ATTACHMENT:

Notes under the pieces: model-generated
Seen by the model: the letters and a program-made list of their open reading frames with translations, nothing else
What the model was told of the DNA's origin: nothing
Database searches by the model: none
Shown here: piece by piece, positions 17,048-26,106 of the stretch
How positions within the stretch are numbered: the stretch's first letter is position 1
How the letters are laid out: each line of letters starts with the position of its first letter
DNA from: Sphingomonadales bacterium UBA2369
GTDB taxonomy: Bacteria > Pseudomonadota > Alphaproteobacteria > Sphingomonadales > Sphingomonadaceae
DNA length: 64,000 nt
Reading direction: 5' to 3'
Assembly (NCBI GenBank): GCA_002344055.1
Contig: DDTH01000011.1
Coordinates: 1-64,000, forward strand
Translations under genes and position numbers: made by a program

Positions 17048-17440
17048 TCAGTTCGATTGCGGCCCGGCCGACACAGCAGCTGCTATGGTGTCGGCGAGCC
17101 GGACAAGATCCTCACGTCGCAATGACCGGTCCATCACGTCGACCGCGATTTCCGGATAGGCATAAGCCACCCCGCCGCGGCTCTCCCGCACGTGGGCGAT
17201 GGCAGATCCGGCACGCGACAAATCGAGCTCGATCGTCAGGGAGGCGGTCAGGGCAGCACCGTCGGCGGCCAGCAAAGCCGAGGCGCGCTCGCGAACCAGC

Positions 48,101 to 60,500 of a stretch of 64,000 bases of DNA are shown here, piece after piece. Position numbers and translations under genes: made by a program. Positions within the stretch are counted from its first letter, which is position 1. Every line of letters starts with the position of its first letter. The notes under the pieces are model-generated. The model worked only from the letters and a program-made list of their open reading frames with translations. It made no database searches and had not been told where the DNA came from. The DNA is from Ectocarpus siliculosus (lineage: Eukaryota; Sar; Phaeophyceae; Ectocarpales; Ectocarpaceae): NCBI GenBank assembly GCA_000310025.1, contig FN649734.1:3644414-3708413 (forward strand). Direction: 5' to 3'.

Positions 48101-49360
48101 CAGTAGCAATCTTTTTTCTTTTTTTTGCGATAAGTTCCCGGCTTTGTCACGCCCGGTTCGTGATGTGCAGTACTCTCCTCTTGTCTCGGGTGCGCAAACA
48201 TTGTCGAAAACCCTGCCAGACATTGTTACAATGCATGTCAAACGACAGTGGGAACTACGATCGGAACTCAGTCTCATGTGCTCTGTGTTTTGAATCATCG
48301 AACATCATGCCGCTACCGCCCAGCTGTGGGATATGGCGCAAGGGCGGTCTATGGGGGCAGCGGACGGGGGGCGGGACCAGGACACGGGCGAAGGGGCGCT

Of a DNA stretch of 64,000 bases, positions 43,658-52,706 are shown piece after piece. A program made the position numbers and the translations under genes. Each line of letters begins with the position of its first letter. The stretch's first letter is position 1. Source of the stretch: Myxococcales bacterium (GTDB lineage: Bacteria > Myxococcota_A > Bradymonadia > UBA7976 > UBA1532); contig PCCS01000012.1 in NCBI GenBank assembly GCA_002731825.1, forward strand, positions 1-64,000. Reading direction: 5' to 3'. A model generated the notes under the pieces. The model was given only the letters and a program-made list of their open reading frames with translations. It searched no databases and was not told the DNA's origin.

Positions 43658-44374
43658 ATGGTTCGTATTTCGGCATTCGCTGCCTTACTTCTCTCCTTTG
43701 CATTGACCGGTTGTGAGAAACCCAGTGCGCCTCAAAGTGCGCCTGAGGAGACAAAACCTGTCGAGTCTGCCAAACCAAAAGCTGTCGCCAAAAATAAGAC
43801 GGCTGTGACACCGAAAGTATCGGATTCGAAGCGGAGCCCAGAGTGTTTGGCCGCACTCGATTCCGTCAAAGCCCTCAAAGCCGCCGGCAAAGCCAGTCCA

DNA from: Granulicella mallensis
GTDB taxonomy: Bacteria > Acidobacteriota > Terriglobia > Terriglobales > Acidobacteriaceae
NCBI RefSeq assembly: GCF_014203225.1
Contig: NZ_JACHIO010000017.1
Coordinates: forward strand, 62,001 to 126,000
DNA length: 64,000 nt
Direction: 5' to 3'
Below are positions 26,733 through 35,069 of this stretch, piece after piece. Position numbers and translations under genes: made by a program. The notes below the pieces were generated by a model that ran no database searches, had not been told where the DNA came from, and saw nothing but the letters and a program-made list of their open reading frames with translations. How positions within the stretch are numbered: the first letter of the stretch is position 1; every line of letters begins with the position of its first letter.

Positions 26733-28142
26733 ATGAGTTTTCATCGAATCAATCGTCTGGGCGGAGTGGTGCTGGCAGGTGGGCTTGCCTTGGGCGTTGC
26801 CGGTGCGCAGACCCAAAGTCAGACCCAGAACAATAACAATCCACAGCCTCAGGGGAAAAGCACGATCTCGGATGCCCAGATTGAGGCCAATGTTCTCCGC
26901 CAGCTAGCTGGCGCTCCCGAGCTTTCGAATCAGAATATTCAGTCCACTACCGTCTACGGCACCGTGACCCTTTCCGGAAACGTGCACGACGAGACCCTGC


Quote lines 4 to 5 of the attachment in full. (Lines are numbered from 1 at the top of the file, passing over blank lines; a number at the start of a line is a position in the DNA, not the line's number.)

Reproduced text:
Database searches by the model: none
Shown here: piece by piece, positions 17,048-26,106 of the stretch